Windows 8.1 became available today, offered through the Windows store. I have 8.0 installed on the Vaio Z, where it sits uncomfortably without a touchscreen. I really wish that I hadn’t upgraded that machine from Windows 7 in the first place, but it seemed best to push on towards the new version with it’s many improvements and see if the edges got smoothed.
In particular, I’ve been having some graphics cache problems that prevented Windows Photo Editor from working, issues with Mail that seem to grow steadily worse, and the integration of Skype with IE /Chrome never worked well. The general recommendation is always to wipe the system and start clean, but I don’t have a day to re-install everything and hope that I didn’t forget some critical key or document folder
So, off I went.
Win 8.1 is an online installation, much like the latest Office, and the computer cycles through the usual number of checks, downloads, and reboots. At 11:0 pm, it was still at it, so I gave up and headed to bed.
…and in the morning I returned toa dead screen.
I tried a few manual reboots, and I could get to a cursor but nothing more. Windows now has safeguards that prevent entering Safe Mode, the usual way to fix driver and system issues, so the usual arran of F* keys was useless. Finally, something clicked and the computer entered VGA mode: low-res graphics and distorted images.
I found new drivers for the GForce card and the Intel system, and tried to install them. No luck: Sony had created a custom version that NVidia wouldn’t support. Sony says it won’t upgrade drivers for legacy machines. So, for now, I’m out of luck.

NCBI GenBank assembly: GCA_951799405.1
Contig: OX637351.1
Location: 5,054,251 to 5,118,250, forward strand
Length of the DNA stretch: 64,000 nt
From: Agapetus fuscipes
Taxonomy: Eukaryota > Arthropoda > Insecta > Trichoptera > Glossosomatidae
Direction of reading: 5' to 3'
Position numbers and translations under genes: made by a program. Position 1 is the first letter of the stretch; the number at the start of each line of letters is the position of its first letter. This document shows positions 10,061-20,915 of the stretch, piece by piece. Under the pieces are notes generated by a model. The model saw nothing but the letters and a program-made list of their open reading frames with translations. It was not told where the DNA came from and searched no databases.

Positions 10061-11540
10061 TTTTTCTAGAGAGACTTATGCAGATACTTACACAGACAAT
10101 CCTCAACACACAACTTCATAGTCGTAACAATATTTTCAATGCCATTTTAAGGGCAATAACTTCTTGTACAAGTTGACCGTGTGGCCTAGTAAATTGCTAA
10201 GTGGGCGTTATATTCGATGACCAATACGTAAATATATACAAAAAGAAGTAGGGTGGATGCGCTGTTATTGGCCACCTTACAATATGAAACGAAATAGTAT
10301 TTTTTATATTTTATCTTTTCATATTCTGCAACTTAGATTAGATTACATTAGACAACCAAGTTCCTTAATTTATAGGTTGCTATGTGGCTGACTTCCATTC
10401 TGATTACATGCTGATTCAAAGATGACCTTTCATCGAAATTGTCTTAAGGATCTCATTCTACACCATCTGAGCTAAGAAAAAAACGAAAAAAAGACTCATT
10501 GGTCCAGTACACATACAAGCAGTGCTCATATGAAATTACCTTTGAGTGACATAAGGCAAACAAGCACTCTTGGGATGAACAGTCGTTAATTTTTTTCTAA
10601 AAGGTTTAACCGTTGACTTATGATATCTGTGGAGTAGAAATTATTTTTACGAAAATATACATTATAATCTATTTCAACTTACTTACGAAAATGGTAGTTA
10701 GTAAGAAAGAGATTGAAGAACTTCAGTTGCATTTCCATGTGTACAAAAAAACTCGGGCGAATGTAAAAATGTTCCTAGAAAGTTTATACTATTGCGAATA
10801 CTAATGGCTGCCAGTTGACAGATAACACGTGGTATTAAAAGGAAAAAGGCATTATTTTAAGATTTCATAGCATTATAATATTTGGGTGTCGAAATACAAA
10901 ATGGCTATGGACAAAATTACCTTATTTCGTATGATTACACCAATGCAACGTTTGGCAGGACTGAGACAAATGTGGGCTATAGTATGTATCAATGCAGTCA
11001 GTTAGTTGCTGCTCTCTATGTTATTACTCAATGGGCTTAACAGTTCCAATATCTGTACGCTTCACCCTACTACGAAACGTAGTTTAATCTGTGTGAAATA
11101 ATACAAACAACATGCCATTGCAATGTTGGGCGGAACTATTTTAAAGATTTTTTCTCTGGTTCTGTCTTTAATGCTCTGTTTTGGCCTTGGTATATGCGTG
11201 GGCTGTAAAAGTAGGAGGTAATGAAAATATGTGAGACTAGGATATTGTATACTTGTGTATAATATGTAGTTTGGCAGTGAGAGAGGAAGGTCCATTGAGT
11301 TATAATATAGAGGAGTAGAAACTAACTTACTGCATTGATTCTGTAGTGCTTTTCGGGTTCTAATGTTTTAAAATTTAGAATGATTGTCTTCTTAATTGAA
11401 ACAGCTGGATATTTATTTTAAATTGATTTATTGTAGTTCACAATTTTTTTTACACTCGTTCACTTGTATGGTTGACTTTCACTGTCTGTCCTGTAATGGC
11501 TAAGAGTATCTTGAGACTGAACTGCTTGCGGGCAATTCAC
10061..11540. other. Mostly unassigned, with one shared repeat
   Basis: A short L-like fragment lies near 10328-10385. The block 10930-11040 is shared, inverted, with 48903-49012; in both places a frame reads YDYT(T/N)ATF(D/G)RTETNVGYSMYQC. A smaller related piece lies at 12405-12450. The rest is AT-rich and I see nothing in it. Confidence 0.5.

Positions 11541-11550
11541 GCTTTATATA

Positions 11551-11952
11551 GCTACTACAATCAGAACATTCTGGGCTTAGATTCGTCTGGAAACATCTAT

Nor am I the only one. Many early adopters have been having problems with graphics drivers in particular. It seems unbelievable that Microsoft wouldn’t do a better job with drivers and testing, but this is sadly becoming their normal. I had multiple driver issues when I upgraded from 7.
My advice would be to avoid any upgrade to the new system for a while until the bugs are shaken out. And keep a good backup.
On a separate topic, let’s touch on texting.
I can hammer at an on-screen keypad as fast as any (okay, most any) teen to get a message off to my far-flung network of correspondents. Most devices now offer predictive inputs, where the device guesses at the next word I am wanting to type, and voice transcription of spoken messages.
The Nexus is particularly good at voice inputs, and I use it to transcribe notes into Evernote while driving. It needs a mobile connection, so I have to hold while driving through the New Forest or various dips around Sandbanks. But i does a recognizably good job,where my Windows Phone is absolutely awful at it.
But the Lumia really shines at predictive texting (left, above, vs. Nexus right). It offers a half-dozen possibilities and is crisp at updating as I type the first few letters of the next word. Usually, it gets to the right word really quickly. The Nexus offers fewer words, usually the wrong ones, and forces me to type everything in laborious keystrokes.
Its a bit surprising since the Nexus has better processors and Google’s statistical linguistics library behind it. But it has a long way to go to catch the Lumia.
…and, if you’re weary of computer things, check out the re-invention of the bicycle wheel. It’s enough to gladden any Dutch heart.